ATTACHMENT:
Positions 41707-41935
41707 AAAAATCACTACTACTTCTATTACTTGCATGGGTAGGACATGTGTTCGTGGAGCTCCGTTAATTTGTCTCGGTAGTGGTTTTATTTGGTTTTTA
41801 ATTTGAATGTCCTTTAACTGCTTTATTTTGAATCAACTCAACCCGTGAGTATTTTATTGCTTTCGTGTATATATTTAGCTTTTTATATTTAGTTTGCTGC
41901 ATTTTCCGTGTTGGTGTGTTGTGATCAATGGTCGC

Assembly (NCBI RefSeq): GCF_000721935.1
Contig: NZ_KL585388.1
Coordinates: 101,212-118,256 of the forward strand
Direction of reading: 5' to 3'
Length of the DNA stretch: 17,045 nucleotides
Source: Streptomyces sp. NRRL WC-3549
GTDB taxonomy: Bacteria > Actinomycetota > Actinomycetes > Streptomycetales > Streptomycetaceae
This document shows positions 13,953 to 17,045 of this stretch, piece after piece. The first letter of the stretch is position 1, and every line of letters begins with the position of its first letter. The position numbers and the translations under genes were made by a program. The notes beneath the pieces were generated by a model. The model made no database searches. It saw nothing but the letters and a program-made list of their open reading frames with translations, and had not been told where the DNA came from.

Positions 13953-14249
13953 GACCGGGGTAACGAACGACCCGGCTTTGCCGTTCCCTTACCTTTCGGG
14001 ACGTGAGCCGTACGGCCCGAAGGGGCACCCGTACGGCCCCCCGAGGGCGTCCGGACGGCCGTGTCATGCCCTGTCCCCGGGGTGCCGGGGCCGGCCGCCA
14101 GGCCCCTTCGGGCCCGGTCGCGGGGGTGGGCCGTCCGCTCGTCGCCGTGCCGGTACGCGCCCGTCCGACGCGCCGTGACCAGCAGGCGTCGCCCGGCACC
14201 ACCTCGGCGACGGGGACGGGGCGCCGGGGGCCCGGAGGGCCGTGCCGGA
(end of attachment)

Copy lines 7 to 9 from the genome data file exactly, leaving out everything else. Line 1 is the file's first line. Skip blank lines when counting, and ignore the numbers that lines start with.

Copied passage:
Coordinates: 101,212-118,256 of the forward strand
Direction of reading: 5' to 3'
Length of the DNA stretch: 17,045 nucleotides